Nigeria to Hold Key Rate at Record 12% to Protect Naira

The Central Bank of Nigeria will probably keep its benchmark lending rate unchanged at a record high to bolster the currency, even as inflation eased to its lowest level in five years.

The Monetary Policy Committee, led by Governor Lamido Sanusi, will hold the policy rate at 12 percent for a 11th consecutive meeting today, according to all 14 economists surveyed by Bloomberg News. Sanusi is scheduled to announce the decision at a televised press conference that begins at 2:30 p.m. in Abuja, the capital.

“The risk to the economy is the exchange rate and the depletion of the exchange reserves,” Nema Ramkhelawan-Bhana, an Africa strategist at Rand Merchant Bank in Johannesburg, said in phone interview. While economic growth has weakened, it hasn’t “contracted to the extent that they need to accelerate demand by cutting aggressively,” she said.

Sanusi, who won’t renew his contract when it expires in June, targets the currency to keep inflation under control. The central bank sells foreign exchange at twice-weekly auctions to keep the naira within a range of 3 percent above or below 155 per dollar.

The naira has fallen 1.8 percent against the dollar on the interbank market since the last MPC meeting in May and traded unchanged at 161.20 by 8:55 a.m. in Lagos, the commercial capital. Foreign-currency reserves declined 2.3 percent this month to $46.9 billion, according to central bank data.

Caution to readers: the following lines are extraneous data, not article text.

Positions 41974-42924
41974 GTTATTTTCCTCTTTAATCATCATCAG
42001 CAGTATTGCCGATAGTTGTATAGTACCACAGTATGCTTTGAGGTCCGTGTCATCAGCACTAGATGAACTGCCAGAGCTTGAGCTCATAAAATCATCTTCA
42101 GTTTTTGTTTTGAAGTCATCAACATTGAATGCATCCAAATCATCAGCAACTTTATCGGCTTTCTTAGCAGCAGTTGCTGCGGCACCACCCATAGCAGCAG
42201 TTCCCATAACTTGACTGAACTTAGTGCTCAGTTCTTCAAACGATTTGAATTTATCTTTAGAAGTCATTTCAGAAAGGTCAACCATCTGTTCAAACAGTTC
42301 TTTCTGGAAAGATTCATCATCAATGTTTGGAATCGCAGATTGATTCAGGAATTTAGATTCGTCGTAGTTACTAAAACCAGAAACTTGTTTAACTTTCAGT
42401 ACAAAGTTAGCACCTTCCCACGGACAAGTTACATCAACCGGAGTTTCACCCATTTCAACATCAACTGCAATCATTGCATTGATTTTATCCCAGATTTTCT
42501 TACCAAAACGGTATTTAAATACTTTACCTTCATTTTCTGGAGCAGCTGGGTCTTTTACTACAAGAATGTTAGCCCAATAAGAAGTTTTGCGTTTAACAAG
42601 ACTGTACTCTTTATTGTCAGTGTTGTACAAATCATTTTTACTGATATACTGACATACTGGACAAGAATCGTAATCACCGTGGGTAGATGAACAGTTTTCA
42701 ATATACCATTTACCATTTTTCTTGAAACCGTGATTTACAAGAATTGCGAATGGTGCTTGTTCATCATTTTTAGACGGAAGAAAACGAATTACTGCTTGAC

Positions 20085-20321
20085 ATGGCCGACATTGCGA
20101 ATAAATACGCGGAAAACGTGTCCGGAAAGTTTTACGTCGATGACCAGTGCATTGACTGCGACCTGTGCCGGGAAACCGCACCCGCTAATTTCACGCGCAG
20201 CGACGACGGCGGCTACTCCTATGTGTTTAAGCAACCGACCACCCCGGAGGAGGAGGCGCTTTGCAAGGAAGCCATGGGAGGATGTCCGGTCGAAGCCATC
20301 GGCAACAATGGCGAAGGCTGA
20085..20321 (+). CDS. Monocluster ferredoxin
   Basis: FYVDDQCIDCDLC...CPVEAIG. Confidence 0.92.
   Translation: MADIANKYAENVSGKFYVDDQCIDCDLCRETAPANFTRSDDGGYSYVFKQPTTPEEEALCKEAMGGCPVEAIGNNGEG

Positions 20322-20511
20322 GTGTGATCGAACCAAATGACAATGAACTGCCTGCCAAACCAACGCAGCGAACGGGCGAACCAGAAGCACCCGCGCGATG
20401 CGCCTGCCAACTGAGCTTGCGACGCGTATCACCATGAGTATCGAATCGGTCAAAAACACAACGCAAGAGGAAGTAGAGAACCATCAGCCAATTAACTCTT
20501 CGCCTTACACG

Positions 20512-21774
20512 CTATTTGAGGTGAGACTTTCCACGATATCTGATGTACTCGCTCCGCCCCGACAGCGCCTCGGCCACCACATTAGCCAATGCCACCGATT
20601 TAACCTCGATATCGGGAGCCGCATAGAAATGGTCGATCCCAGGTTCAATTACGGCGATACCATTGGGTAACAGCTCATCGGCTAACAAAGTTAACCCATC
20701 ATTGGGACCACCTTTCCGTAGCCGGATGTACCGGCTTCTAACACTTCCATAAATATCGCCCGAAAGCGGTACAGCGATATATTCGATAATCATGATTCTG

“They’re trying to target more the exchange rate than they are inflation,” Ramkhelawan-Bhana said.

Government Spending

Inflation eased to 8.4 percent last month, the lowest level since April 2008, from 9 percent in May. The inflation rate has stayed below the central bank’s 10 percent target this year.

Nigeria’s central bank shouldn’t rush to cut interest rates even as inflation is forecast to remain within the target this year, Sanusi, 51, said in an interview in May. The bank’s room to lower borrowing costs depends on government spending, which threatens to increase as the military battles Islamist insurgents in the northeast, he said.

Africa’s most populous nation with more than 160 million people relies on oil for as much as 95 percent of export earnings and 80 percent of government revenue. Crude output has been hampered by theft, vandalism of pipelines and shutdowns, resulting in production of 1.83 million barrels a day in June, according to data compiled by Bloomberg. The government had projected output of 2.53 million barrels a day in this year’s budget.

“Concerns over weak oil output and the beginning of the country’s electoral cycle, with the associated risks to foreign exchange stability, are likely to keep the CBN cautious despite the deceleration in inflation,” Razia Khan, head of African economic research at Standard Chartered Plc in London, wrote in an e-mailed note today.

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